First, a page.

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Desert Wives

Polygamy Can Be Murder

Foreword Review — Mar / Apr 2003

The sun-baked Southwestern desert is also a land of shadows and secrets. Among the secrets are compounds of polygamists hidden in rugged canyons. When Scottsdale P.I. Lena Jones agrees to rescue a thirteen-year-old from a forced polygamous marriage, she does not expect to stumble upon the body of the sixty-eight-year-old prospective bridegroom as she and the girl flee the canyon. Worse, soon after she reunites the teenager with Esther-her client and the girl’s mother-deputies arrive from Utah to take the girl back. Unlike polygamy and child rape, murder-especially of a man-is serious, and Esther is the top suspect.

She begs Lena to help clear her. With fellow detective Jimmy Sisiwan watching their office, Lena heads back to Utah to find the real killer. Her chance to get into the closed Purity compound comes when a disillusioned member offers to take her there, ostensibly as his second wife.

This façade gives Lena the chance to question the inhabitants and discover their strange mores. Beneath its pious surface, the group seethes with rivalries and resentments. Prophet Solomon had many sons who might benefit from his death. He also had some bitter co-wives, a council of Elders who opposed him, and a genetics-based secret to hide. In a topsy-turvy society where even adult women have to defer to the whim of a teenage boy, almost anyone could be the murderer.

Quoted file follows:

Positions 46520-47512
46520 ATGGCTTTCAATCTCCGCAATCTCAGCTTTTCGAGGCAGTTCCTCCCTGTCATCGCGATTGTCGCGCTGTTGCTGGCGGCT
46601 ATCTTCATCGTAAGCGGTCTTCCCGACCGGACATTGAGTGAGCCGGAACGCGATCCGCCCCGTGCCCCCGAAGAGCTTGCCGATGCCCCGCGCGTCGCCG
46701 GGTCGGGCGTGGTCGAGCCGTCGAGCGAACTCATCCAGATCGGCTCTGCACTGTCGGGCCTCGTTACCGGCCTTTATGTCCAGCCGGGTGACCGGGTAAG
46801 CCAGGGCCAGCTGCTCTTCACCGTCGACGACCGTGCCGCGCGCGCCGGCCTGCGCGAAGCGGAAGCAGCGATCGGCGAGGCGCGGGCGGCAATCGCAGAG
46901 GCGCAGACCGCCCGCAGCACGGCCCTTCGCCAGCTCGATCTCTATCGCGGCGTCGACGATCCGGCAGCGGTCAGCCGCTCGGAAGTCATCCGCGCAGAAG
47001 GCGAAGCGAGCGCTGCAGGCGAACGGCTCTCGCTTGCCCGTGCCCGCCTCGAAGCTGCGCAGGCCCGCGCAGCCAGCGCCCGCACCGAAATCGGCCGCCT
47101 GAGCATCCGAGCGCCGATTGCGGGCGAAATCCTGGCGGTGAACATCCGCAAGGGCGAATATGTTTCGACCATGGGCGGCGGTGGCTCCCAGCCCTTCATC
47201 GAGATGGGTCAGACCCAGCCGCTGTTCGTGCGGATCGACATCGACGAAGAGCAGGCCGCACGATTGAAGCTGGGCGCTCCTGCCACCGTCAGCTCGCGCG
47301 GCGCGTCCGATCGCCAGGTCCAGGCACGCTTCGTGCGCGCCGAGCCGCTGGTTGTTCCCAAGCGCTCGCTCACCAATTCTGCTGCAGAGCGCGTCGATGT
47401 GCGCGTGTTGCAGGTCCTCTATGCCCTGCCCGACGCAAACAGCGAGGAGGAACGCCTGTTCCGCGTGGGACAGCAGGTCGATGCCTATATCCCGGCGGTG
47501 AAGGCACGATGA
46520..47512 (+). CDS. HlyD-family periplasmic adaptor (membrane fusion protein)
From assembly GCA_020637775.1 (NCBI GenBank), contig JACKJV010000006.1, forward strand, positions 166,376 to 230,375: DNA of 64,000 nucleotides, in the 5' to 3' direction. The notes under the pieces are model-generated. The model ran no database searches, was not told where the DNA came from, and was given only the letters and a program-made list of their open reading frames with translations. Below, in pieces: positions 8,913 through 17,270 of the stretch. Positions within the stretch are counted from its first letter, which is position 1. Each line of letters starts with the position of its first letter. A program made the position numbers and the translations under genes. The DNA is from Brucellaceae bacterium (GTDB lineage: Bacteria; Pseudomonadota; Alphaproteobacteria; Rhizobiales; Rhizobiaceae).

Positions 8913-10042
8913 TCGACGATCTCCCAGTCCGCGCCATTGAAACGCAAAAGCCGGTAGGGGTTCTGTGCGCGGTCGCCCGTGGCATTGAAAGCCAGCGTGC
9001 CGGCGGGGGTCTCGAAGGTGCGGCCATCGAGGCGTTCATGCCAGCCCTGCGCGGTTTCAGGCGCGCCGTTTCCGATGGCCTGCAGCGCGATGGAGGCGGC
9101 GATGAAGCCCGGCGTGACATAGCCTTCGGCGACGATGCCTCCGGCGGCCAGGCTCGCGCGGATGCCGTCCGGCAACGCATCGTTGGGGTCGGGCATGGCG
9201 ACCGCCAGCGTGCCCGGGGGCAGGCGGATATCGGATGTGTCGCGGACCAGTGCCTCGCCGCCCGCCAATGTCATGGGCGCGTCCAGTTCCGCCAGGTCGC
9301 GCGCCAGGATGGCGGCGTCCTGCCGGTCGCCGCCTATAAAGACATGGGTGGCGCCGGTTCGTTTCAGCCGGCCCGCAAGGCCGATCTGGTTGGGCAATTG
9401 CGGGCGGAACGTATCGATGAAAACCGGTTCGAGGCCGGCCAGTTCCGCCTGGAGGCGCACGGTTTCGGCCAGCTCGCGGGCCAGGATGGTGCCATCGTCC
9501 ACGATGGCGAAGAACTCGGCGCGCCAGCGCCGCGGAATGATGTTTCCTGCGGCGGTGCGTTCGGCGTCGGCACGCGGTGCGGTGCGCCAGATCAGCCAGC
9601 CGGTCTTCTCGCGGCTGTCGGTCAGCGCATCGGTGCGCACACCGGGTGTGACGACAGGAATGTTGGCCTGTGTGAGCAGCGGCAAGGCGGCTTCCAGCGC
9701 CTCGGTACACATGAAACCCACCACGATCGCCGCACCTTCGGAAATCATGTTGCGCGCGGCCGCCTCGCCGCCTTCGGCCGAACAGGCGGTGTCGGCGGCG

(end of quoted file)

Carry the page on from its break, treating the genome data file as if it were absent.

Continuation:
The outspoken Lena finds the polygamists’ rules hard to obey while she investigates the murder. She is incapable of being “quiet and obedient” as “Godly” women should be. To keep her peace of mind she sneaks off at sunrise and sunset to watch the play of colors upon the “fat white cumulus clouds” and the sheer red canyon walls. The story’s sense of place is strong. Both Lena and the reader learn that it’s possible to feel claustrophobic and utterly isolated at the same time.

The book provides a strong indictment of the area’s outlaw polygamy. Women are brainwashed into submission and kept secluded from the larger society, child rape is endemic, and sympathizers in outside officialdom turn away most interference. The author, a features writer for the Phoenix Area Tribune newspapers, knows the region well. Readers who liked the author’s prior novel, Desert Noir, may wish that Lena’s Pima Indian partner Jimmy and her cowboy boyfriend Dusty played bigger roles here, but they’ll undoubtedly be back.

Desert Wives explores a little known corner of American life. Anyone who appreciates a not-too-gory mystery should enjoy it.

Emily Alward